Unlike total dissolved solids, total suspended solids (TSS) can be reduced by filtration. Reducing total suspended solids makes chlorine and other disinfectants more effective. This allows chemical treatments to be reduced by as much as 35 percent. Therefore, the rate of corrosion from oxidizing chemicals as well as the chemical odor are reduced. Furthermore, it may no longer be necessary to use coagulants to fuse and jettison small particulates.
In addition, reducing chemical use reduces material and labor costs. More significantly, lessening chemical use offers environmental benefits by decreasing the number of chemicals released into the ecosystem.
Fouling and Scaling. When suspended solid particles accumulate and settle on heat transfer surfaces, or heat exchangers, fouling occurs. Fouling decreases the efficiency of heat exchangers, increases maintenance and forces shutdowns of the process cooling system.
Filtration technologies can help reduce the chemicals used in process cooling water towers. The Eneref Institute conducted research to identify methods that can help mitigate fouling, scaling and microbiological growth while also reducing chemical use.
Biofilm is another source of fouling. It creates a layer that protects microorganisms from disinfectant chemicals, which makes cleaning difficult. Biofilm also prevents anti-corrosion chemicals from reaching the heat exchanger’s surface. Moreover, biofilm formation prevents microorganisms from being flushed away easily during cooling tower blowdown. By filtering particulates less than 5 microns in size, crossflow microsand filtration helps reduce fouling, thereby maintaining the equipment efficiency designed by manufacturers.
Reduced Conductivity. In process cooling, anything that affects thermal conductivity is critical. While both fouling and scaling reduce thermal conductivity (or heat transfer), fouling has the greater impact on conductivity. Every thousandth-of-an-inch increase in fouling necessitates a 10 percent increase in power from the system: The deposits insulate the heat transfer surfaces, impeding heat exchange.
While the thermal conductivity of copper pipes can be as high as 398 W/m2K, the thermal conductivity of calcium carbonate — the most common cause of scaling — is just 2.26 W/m2K. In other words, calcium carbonate’s thermal conductivity is 1 percent of that of copper. Calcium sulfate and calcium phosphate — also common scaling sources — have low conductivity similar to calcium carbonate. Yet biofilm — a root cause of fouling — has a thermal conductivity significantly lower than the salts that cause scaling, just 0.63 W/m2K. This is why Eneref Institute advocates for crossflow microsand filtration as a means to maintain heat transfer efficiency.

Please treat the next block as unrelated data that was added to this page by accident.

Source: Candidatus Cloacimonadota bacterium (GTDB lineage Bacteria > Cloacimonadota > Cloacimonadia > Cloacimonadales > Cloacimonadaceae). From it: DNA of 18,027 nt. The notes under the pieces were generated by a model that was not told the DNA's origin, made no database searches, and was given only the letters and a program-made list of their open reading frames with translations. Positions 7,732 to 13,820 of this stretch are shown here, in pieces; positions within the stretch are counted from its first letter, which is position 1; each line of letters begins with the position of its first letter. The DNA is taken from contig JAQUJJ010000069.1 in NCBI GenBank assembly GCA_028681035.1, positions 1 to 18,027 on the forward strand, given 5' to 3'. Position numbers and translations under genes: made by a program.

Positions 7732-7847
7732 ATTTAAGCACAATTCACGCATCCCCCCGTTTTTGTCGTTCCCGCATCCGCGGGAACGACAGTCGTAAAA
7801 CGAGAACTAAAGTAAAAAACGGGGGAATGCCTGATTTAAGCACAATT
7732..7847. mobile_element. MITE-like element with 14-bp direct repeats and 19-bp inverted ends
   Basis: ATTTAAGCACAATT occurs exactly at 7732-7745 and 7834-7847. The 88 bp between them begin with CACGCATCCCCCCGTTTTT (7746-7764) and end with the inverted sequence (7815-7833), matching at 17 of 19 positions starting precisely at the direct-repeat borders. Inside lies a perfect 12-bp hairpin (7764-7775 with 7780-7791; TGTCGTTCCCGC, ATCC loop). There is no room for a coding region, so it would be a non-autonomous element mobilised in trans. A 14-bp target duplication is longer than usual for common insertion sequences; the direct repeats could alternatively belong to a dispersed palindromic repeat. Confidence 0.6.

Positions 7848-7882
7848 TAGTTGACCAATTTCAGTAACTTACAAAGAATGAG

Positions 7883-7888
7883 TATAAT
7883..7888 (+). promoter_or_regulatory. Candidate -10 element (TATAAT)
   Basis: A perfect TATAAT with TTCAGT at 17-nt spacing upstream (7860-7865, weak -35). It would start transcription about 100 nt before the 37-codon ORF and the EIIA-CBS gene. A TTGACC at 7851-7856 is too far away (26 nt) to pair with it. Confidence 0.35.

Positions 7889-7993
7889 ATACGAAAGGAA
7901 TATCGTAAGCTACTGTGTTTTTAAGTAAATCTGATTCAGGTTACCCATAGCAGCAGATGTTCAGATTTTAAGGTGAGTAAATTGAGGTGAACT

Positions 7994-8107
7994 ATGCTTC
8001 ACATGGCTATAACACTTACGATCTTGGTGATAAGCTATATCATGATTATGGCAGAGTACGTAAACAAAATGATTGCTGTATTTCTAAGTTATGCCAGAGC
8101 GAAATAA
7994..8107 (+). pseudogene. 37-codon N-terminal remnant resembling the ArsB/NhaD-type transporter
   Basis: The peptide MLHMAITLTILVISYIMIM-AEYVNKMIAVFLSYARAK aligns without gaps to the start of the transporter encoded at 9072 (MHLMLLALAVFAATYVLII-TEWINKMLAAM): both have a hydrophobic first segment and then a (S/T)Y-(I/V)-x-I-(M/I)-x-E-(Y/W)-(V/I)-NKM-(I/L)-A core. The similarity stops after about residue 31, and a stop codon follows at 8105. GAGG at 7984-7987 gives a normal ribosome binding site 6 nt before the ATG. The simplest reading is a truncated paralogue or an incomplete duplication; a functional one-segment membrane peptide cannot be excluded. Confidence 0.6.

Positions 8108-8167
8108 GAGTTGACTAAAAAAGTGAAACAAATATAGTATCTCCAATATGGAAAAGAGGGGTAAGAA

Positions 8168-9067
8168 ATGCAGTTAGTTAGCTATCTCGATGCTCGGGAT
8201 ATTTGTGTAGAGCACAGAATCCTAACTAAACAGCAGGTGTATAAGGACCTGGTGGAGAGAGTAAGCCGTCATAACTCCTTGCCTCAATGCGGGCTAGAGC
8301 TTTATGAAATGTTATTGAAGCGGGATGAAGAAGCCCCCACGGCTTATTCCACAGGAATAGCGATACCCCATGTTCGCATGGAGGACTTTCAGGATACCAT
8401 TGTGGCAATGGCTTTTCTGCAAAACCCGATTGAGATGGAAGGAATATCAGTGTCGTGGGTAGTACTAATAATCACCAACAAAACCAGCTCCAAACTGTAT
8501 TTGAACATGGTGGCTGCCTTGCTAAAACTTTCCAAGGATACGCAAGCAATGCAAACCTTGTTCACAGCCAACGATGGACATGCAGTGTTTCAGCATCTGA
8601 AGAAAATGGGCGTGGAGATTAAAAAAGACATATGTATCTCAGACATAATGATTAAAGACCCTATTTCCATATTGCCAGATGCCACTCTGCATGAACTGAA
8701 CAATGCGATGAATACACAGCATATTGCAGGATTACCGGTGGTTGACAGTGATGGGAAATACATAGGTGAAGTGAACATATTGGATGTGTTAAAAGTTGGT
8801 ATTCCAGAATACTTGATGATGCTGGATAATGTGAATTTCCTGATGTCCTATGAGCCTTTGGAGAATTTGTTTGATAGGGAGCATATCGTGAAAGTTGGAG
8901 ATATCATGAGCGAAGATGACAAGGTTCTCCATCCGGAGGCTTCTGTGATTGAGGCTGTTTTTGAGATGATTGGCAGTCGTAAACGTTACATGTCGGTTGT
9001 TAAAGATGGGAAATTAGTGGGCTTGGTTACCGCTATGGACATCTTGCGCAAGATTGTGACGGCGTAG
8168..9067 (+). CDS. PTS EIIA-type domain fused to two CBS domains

The rate of fouling is much faster when smaller particles are present in the water than it is when larger particles are present, explaining why fine filtration is essential.
Fouling Particles. The rate of fouling is much faster when smaller particles are present in the water than it is when larger particles are present. This is why fine filtration is important. Because the surface of metal is jagged at microscopic sizes, fouling buildup primarily is dependent upon particle size.
As water flows across the metallic surface of the heat exchanger, larger particles will not initially attach. Instead, they roll and bounce off. However, the fine particles — those that crossflow microsand filtration systems are designed to capture — are the first to cling to surfaces, according to research by Müller-Steinhagen published in The Canadian Journal of Chemical Engineering. By that measure, if the concentration of 8-micron-sized particles were to double, the fouling heat transfer resistance in the system would increase by only 5 percent. By contrast, if the concentration of 1-micron-sized particles were to double, the fouling heat transfer resistance could increase by as much as 150 percent.
Microbial Growth. While no filtration system eliminates Legionella, reducing fine particles can break up the shelters where microbes hide from disinfecting chemicals. In this way, crossflow microsand filtration technology helps maximizes the effectiveness of chemicals used to treat process cooling towers. They diminish the opportunity for microbes — including protozoa, algae, fungi and Legionella — to cultivate and multiply. Reducing fine particles also removes the nutrient source for bacterial growth.
Performance. Beyond savings in energy and water use, Eneref Institute found a significant number of crossflow microsand filtration users reported reduced maintenance of their heat exchangers. Users also reported that their process cooling systems operated for longer durations, uninterrupted, with minimal upkeep costs and at higher levels of performance.
In conclusion, saving water is a critical benefit of such filtration systems. According to the U.S. Government Accountability Office, 40 states expect water shortages (under average weather conditions) in some portion of their land within the next 10 years. Cooling towers consume a great deal of water, and competition with agriculture, industry and municipalities will only exacerbate water scarcity in the future. PC